Thomas G. Goduto Interview, 20 February 2001

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INT: Well, since you're a navigator, can you explain what systems were on that aircraft?
TG:No, I was a navigator, but with different kind of equipment in my navigator training then when we went to B-52's. I would not be the person to ask about that.
INT:Well, for example, how many radar systems were on board?
TG:There was one radar system, but it had the several different modes. But there were 2 scopes off the same radar. In fact you'd hear the antenna of the radar sectoring, 'Boom, boom, boom' back and forth when the radar was looking in different directions and different scan rates. Under the floor of the nose of the airplane there was a big ray dome up there that if they were to work on that radar antenna, they would drop this ray dome up there and then it made the airplane look kind of funny because you'd lose the shape of the airplane. So it was under the pilots, but the guts and workings of the radar were further back in the airplane. I'm just talking about the antenna.
INT:Could it see behind the aircraft?
TG:I wouldn't be able to tell you what the limitations of being able to see behind the airplane were, but if there was something right behind the airplane, we had radar for that, but it was the gunner's. Normally anybody that was gonna pursue the airplane and shoot at us would end up behind us in order to do that, so the gunner's radar pointed to the rear of the airplane. Um...but the aircraft's radar would not be able to see directly behind or at the same level. Now out in front of us it could see a little higher than the plane of the aircraft, but not a whole lot.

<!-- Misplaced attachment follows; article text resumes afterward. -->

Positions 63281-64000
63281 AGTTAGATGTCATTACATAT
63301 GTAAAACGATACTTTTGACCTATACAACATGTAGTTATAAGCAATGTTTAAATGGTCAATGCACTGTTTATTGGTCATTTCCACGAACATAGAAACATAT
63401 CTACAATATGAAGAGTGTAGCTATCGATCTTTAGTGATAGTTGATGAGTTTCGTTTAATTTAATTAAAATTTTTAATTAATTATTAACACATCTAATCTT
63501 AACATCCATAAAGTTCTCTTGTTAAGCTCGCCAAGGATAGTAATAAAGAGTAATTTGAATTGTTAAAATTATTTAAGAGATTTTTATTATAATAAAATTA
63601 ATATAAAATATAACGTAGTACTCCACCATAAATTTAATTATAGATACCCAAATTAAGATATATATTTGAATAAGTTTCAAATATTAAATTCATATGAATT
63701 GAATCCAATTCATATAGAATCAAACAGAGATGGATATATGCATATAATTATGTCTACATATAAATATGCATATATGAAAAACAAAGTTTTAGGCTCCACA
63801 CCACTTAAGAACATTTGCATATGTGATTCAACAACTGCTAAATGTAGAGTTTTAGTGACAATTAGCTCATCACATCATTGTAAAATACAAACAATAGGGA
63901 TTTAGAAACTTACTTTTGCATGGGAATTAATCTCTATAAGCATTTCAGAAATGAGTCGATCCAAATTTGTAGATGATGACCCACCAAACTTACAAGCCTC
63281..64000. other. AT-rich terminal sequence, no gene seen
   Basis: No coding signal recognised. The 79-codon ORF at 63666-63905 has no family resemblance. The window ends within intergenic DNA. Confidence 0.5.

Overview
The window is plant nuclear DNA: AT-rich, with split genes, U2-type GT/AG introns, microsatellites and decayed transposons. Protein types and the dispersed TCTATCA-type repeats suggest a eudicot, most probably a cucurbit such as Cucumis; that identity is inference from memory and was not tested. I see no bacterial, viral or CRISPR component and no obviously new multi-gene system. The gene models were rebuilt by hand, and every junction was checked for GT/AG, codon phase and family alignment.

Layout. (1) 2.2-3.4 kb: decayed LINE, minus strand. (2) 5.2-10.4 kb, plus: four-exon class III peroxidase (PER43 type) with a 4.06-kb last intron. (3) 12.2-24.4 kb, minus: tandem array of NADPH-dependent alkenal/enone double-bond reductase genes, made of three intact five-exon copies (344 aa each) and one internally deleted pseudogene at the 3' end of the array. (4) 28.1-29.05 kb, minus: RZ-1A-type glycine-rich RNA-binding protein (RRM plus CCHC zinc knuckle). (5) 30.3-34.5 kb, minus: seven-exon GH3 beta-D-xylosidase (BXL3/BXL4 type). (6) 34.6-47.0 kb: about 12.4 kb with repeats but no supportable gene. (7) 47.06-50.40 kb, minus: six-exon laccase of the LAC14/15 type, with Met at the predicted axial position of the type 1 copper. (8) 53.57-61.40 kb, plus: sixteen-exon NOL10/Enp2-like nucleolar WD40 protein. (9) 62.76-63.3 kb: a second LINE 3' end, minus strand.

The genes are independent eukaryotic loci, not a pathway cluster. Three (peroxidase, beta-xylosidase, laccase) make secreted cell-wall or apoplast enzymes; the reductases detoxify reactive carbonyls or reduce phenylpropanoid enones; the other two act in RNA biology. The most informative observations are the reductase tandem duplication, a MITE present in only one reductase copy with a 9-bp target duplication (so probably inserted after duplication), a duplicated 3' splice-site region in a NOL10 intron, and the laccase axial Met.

But it was a pretty good radar in that I think where we were, I was telling you that there was 2 radar scopes, and the radar navigator, who's the bombardier, or the more accomplished navigator his scope was probably at least a foot wide. It was rather large and it had good resolution, and he could see his scope very well. Now the navigator had a repeater scope that was smaller in size—maybe 6-8 inches. So there were 2 scopes downstairs, but whatever was on one was on the other. The radar navigator—he had all the bombing equipment, and the navigator had navigational equipment.

The radar navigator was an experienced navigator who was upgraded into that position. Two guys could both navigate. One guy, especially if the guy in the right seat, the navigator wasn't real experienced, he couldn't drop a bomb and do some of the stuff that the radar navigator could do. But he eventually learned it, 'cause he's sitting this far from the guy, you

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